Expectations for public sector procurement continue to rise as budgets shrink and the “do more with less” mantra prevails, just as it does in most private sectors.
At the federal level, there is a great need for effective procurement as a means to improve or maintain levels of education, infrastructure, public safety and much more. The challenge lies in finding sustainable, streamlined source-to-pay approaches that work in today’s evolving, uncertain environment.
Ultimately, federal procurement leaders work under the same fundamental mandates as their private sector peers.
First, they must deliver maximum value by providing the best goods and services at competitive costs. Second, they must do so while effectively managing risk.
It’s not hard to imagine how the ripple effects of a failed supplier can turn into a federal procurement officer’s worst nightmare. If, due to lack of visibility, contracts continue to be awarded to a risky company that ultimately liquidates, public services and projects, public employees, subcontracted suppliers, and taxpayers are all harmed, many irreparably so.
Federal government procurement policies and systems must strive to increase transparency and consumerize the procurement experience for buyers and suppliers. The impacts of inefficient, unclear processes flow through the supply chain and beyond. Leaders must ensure agility to do all of the above as well or better tomorrow, regardless of changing conditions. Failure to do so means progress is short-lived as they scramble to cope with fresh challenges.
Federal agency leaders face unique challenges, including strict controls and multiple layers of authorization. Rising public expectations are matched by steady budget declines, particularly with pension, healthcare and other such costs eating away at discretionary spending levels.
Political influence binds procurement's’ hands, especially when trade agreements are suddenly reopened for negotiation and protectionist trade policies threaten to upend the status quo. The U.S.-China Commission’s recent report related to federal IT acquisition is a prime example of the complex global forces that affect the procurement process. Constant changes to policies, regulations and directives create extra uncertainty.
For leaders seeking a way to excel despite this turmoil, the key is to adopt best practices already being leveraged in the private sector while avoiding approaches that cannot address unique public sector requirements. Innovative private sector procurement leaders are well on their way to transformation, keeping focus on building organizations that can operate smartly, collaborate broadly and deeply, and maintain agility.
Smart operations involve much more than improving the procurement team’s analytical capabilities. It’s equally important to free team capacity to focus on more strategic initiatives. Digitization of the source-to-pay process is critical to achieving this, yet the public sector generally lags far behind.
Federal procurement leaders should aim to eliminate manual and paper-based processes, minimize exceptions and streamline the process for all users and suppliers.
Technology plays a key role here and must be evaluated to ensure not just proven, innovative capabilities, but a consistent user experience and true integration of workflows — all driven by centralized, harmonized data. Eliminating paper is good for the environment and data governance, of course, but procurement officers will likely be more excited at the prospect of completing supplier registration cycles in days or weeks instead of months.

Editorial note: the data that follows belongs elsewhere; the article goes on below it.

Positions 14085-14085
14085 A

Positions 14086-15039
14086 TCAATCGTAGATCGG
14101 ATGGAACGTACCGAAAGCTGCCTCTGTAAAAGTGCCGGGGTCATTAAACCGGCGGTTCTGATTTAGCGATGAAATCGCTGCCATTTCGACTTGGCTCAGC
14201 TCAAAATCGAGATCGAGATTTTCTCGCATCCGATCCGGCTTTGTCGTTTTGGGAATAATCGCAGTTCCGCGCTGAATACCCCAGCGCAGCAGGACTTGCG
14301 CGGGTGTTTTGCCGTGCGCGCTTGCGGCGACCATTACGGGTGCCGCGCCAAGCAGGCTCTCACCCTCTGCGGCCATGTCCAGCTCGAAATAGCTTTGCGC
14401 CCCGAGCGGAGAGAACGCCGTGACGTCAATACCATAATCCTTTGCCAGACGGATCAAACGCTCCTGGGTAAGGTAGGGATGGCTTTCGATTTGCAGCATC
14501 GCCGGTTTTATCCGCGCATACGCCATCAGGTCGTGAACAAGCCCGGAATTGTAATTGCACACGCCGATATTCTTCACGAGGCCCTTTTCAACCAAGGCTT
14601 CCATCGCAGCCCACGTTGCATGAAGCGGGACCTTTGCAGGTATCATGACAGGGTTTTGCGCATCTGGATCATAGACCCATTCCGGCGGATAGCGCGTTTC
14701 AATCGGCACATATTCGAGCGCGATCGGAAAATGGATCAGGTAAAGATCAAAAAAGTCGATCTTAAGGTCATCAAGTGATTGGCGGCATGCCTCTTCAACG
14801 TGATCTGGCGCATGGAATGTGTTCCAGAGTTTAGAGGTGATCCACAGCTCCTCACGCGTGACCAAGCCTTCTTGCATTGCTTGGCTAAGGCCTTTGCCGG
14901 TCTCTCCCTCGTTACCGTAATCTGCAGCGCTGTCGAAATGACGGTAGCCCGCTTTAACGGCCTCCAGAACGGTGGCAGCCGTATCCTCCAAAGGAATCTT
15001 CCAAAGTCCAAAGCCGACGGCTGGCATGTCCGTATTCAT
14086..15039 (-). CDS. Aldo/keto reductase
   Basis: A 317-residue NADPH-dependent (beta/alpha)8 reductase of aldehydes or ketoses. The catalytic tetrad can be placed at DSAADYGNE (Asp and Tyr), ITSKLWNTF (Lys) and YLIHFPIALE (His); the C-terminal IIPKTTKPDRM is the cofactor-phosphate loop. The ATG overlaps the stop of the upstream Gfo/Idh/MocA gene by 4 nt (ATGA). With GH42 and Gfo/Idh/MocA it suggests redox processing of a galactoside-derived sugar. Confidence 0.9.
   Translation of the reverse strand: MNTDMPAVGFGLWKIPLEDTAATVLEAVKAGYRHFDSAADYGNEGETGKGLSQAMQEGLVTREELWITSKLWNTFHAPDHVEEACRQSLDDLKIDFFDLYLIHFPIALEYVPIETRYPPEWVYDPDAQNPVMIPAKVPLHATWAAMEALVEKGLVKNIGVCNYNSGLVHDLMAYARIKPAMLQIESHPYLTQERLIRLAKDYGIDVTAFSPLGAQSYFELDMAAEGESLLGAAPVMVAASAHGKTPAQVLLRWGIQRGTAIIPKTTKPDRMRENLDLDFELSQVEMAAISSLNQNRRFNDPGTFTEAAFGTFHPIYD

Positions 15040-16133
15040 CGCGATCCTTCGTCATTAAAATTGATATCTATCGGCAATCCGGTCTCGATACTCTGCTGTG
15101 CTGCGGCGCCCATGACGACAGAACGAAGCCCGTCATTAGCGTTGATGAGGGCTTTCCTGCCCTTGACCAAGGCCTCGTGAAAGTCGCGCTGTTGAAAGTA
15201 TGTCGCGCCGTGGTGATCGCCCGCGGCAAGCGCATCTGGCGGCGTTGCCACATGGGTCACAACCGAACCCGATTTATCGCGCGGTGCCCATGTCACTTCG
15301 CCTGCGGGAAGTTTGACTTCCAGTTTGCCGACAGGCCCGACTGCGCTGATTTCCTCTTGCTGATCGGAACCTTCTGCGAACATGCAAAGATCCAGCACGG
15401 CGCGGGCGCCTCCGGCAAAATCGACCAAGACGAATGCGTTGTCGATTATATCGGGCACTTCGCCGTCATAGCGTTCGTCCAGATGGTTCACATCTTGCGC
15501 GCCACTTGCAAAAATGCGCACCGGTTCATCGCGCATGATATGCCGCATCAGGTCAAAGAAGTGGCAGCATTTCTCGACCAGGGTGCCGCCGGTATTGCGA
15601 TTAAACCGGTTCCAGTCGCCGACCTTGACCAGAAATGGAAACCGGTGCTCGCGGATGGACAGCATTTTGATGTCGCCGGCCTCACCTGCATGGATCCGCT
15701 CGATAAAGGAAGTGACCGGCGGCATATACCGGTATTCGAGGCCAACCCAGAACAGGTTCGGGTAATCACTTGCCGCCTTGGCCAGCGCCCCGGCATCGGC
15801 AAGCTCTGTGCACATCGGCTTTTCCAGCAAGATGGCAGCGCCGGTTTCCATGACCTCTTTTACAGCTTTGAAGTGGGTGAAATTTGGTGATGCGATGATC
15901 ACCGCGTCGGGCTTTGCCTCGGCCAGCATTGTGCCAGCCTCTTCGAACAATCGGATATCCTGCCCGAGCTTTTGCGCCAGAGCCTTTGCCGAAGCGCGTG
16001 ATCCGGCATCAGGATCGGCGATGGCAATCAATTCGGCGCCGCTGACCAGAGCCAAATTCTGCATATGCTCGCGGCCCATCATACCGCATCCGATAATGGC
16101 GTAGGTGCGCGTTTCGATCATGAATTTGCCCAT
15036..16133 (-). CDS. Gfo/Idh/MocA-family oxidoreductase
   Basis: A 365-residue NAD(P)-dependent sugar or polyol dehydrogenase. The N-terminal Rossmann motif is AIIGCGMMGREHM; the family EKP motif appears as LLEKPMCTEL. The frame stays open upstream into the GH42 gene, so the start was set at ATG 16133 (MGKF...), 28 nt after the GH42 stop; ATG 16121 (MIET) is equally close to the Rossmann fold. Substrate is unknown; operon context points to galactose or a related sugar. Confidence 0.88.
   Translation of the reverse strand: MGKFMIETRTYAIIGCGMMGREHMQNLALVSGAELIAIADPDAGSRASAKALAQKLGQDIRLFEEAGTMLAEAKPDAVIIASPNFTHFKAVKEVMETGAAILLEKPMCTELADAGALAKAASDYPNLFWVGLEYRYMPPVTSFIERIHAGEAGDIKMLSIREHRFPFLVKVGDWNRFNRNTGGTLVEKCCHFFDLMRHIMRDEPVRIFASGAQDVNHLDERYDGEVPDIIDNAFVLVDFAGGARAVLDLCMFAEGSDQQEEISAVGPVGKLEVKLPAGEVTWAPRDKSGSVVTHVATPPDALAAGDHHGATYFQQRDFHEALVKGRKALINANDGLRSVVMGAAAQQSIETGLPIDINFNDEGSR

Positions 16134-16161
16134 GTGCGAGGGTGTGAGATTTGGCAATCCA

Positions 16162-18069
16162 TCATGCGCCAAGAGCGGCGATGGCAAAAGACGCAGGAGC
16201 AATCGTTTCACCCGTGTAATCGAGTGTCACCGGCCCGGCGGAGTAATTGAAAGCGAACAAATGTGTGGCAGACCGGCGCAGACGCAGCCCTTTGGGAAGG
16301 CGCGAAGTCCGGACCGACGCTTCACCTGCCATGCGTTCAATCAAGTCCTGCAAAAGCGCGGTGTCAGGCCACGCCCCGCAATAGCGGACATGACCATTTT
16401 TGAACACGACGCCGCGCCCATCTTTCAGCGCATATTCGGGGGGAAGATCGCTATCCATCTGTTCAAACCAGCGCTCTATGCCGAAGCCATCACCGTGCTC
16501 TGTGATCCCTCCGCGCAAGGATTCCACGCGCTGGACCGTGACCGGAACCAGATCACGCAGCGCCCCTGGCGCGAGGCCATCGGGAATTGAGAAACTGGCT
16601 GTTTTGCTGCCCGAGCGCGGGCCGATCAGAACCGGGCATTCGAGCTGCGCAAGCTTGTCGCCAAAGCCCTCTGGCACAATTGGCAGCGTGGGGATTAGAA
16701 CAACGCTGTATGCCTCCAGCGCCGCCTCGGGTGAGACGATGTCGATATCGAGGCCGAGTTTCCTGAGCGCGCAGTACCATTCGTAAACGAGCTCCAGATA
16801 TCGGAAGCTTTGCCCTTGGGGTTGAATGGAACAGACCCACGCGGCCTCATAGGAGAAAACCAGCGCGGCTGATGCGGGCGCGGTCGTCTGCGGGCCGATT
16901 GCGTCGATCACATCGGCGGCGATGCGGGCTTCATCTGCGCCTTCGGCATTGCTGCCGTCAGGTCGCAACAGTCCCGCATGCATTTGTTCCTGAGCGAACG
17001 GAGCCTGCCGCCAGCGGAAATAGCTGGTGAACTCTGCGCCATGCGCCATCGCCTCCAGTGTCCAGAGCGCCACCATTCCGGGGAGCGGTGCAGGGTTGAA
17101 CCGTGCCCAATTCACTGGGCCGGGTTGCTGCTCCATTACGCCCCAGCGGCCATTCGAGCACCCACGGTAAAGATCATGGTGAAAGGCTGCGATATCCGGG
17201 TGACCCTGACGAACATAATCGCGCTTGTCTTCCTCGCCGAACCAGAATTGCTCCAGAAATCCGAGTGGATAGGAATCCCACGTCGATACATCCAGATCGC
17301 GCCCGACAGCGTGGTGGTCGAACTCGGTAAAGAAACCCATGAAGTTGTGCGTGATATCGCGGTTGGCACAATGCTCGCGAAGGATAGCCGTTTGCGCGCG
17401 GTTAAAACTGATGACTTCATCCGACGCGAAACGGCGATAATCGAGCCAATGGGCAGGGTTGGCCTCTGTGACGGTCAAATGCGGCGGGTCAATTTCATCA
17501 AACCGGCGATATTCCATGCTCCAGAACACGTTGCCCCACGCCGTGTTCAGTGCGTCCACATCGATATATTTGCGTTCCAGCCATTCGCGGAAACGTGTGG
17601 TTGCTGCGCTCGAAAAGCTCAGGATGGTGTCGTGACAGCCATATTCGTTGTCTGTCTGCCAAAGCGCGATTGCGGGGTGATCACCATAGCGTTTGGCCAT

Developing procurement intelligence through digitized processes means bringing actionable insights to one’s fingertips. Integrated platforms that connect to third-party sources and leverage innovations in areas such as AI must be considered. An effective system can provide true 360-degree visibility into suppliers. High-risk suppliers will not award contracts if decision makers can readily access a complete scorecard of financials and payment history during evaluations.
Federal procurement leaders must bring people and systems together to foster a culture of collaboration. Technology can then play a supporting role, empowering teams to collaborate at scale with improved transparency and accountability.
When digitizing source-to-pay, look for integrated project management capabilities and supplier-friendly networks that make it easy for suppliers to connect. It’s also important to avoid relationship-damaging (and negative press generating) features such as fees and complex vendor agreements. That means going beyond PO and invoice digitization to sharing documents and supporting collaboration on new products and services.
Last but not least, agility is essential to remaining flexible enough to sustain optimized, efficient operations in adverse conditions. Leading software solutions have embedded many best practices but these systems also need to accommodate specific, not-yet-defined challenges.
For example, procurement systems should allow you to expeditiously survey suppliers for new data points and modify workflows to fit new processes or projects, while maintaining established structures and auditability.
In many ways, the success and quality of life of future generations depends on the ability of federal finance leaders to transform procurement. Private sector innovations provide a guiding light, but government agencies need strategies and solutions that scale and adapt to the unique and evolving requirements of the citizens they serve, and the ever-changing dynamics of politics, legislation, trade and the global economy.
Alex Saric is chief marketing officer of spend management solutions provider Ivalua.